Opt for the prettier rain-redirecting method. Install a rain chain to avoid a wet trouble spot under the downspout, and plant an annuals-filled garden plan centered around the rain chain.

By Risa QuadeJenny Krane and Brie Passano
Updated July 29, 2019
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The musical sound of water splashing from one cup into another adds personal style and serenity to the garden that a plain downspout just can't do. Rain chains channel water away from the house’s foundation, preventing puddles of mud that drown out landscaping plants. They're more attractive than plain downspouts and double as a water feature.

Rain chains originated in Japan hundreds of years ago as a more aesthetically pleasing way to guide water off of roofs while simultaneously accentuating a temple’s or a home’s architecture. Rain chains add a new element to your landscape and come in a variety of styles from metal chains to intricate linked shapes such as lotus blooms or fish that help direct water from the gutters to a basin below. They can also be paired with a rain barrel for a more attractive water reclamation system.

overall of rain chain garden with copper bowl, cannas, papyrus, verbena, coleus
Credit: Brie Passano

Make a Downspout Garden

Redirecting water off of your roof is just the first step. Then, you need to give the water a path down and make sure the surrounding landscaping will thrive in extra water. Incorporate a unique rain chain into your downspout garden for a more ornate look.

Detail of rain chain garden with papyrus, coleus, verbena, copper bowl
Credit: Brie Passano

Step 1: Create a Basin

Lay pavers or flagstones so they are angled away from the house’s foundation. Set the basin, like this copper rain chain receptacle, $34.63, Amazon, under the rain chain and on top of the pavers, making sure to tilt it away from the house and toward the yard.

Step 2: Install Rain Chain

Install the rain chain per manufacturer’s directions. If your chain doesn't come with one, be sure to use a sturdy gutter clip, like this aluminum gutter clip, $14.99, Amazon. Secure the other end of the chain to the ground to the basin as recommended to prevent a flailing chain during windy days.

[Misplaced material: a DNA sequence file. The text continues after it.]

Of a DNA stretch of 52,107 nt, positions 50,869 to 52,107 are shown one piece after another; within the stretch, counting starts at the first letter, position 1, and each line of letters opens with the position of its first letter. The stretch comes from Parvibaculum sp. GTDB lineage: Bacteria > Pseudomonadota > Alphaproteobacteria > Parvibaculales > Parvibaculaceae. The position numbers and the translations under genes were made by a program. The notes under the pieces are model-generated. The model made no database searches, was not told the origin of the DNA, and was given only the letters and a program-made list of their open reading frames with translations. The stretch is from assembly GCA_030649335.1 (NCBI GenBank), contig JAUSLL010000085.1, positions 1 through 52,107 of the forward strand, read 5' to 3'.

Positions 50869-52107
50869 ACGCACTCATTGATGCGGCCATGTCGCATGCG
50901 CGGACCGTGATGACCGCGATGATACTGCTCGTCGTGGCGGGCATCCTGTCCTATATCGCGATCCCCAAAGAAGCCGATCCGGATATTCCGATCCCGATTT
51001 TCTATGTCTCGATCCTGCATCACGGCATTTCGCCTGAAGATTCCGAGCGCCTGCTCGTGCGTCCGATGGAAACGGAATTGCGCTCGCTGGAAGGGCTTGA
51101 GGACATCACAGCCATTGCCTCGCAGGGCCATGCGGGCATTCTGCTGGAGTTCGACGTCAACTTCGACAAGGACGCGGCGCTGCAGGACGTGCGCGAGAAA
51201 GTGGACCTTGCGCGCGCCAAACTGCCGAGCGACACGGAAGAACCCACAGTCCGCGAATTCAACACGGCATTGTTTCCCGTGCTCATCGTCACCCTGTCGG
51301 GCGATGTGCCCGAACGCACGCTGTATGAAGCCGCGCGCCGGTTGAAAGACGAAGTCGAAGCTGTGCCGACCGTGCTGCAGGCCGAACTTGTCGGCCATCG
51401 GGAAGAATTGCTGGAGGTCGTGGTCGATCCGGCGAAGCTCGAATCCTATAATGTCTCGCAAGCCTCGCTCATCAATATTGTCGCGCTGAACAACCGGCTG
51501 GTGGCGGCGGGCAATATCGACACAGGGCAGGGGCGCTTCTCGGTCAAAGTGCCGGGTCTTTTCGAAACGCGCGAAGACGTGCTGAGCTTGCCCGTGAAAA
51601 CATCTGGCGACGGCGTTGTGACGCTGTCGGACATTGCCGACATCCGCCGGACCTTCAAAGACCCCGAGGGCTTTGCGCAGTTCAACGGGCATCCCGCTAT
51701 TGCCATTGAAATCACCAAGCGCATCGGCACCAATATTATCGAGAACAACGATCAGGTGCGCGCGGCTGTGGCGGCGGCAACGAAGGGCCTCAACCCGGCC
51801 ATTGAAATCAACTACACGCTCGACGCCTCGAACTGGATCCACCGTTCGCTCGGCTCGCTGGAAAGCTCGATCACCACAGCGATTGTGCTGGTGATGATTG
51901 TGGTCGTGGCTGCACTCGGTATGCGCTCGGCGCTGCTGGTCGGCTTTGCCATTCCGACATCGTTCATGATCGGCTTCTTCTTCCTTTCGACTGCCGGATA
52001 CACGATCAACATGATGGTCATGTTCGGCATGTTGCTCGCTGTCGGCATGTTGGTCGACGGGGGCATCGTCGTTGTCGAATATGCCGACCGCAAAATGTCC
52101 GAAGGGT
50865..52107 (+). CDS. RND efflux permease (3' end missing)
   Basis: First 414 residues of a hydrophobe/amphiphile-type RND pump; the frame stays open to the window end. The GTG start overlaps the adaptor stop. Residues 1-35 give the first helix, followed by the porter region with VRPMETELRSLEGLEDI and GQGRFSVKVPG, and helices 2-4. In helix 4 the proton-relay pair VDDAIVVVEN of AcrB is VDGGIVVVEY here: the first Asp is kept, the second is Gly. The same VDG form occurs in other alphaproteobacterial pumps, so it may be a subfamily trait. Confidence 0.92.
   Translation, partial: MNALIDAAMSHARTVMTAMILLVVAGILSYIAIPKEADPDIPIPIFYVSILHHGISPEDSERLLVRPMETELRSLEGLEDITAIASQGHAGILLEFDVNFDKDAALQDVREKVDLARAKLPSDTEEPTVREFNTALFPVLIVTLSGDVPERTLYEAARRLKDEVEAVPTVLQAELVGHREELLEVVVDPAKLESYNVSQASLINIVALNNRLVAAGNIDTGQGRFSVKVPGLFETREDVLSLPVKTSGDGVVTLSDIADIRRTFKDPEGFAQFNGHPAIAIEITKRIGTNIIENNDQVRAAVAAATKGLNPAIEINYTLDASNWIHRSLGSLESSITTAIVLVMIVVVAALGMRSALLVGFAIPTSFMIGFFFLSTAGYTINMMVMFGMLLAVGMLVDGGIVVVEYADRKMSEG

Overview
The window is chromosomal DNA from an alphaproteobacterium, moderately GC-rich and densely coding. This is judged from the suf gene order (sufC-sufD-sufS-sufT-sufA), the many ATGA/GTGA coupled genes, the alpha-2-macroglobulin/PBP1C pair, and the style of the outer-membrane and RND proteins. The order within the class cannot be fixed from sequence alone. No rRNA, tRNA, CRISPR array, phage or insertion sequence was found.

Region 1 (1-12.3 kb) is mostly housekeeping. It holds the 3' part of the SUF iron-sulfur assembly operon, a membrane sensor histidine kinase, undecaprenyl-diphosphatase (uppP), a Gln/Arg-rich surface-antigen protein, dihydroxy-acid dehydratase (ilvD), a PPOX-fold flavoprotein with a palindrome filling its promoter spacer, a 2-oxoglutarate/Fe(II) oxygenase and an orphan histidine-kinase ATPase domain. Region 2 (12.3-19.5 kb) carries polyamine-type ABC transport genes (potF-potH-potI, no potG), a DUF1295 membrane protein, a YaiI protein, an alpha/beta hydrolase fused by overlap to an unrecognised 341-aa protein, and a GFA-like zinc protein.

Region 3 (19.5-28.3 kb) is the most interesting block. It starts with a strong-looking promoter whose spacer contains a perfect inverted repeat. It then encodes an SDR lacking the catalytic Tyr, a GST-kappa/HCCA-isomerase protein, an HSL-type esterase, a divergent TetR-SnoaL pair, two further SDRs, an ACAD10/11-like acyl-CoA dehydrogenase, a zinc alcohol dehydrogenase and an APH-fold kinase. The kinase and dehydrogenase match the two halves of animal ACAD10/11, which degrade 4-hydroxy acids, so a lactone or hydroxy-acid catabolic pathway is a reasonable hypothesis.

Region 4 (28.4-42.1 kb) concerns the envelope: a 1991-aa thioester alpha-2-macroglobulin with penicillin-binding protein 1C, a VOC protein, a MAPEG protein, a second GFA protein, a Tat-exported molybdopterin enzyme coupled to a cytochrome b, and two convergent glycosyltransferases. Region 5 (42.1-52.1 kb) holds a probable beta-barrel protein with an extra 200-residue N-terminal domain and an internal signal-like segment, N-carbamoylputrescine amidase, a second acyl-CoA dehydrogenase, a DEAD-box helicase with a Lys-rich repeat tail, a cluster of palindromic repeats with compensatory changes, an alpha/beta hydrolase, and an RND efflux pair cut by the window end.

Step 3: Plant Around Rain Chain

Surround the basin with well-draining soil and plants that can handle intermittent flooding. Select annuals for a fresh look each year. If you prefer perennials, choose grasses and shrubs native to local wetlands.

Selecting a Rain Chain

Once you know what length chain you need, the style, color, and finish are up to your personal taste. There are dozens of styles, so look for one that complements your home's exterior style as well as your preferred style.

Try this whimsical take on the classic lotus-shaped copper rain chain. Instead of plain flowers, the cups on this rain chain are actually small umbrellas! This rain chain is a little over 5 1/2 feet long, making it an ideal choice for a shed or low patio overhang.

Vintage garden-style always adds a little extra charm to your backyard. Use this watering can rain chain for a cute (but not adolescent) garden accent. The copper chain is 8 feet long and has a flamed-copper finish.

While many rain chains come with a shiny copper finish, you aren't limited to that. Look for chains like this one from Amazon that has a black, powder-coated finish instead. The lotus-shaped cups are made of aluminum, which will hold up just as well as copper, and the powder-coating gives the chain a matte finish.

The sound of trickling water is already a relaxing soundtrack in the garden. This rain chain also includes small metal bells to add an extra jingle. The simple, ringed design will fit into most garden styles.

Consider adding an attractive rain chain to your garden to channel water away from your house’s foundation. Whether you choose a vintage garden-style chain or a whimsical version, remember to look for a rain chain that complements your home's exterior style as well as your preferred style.


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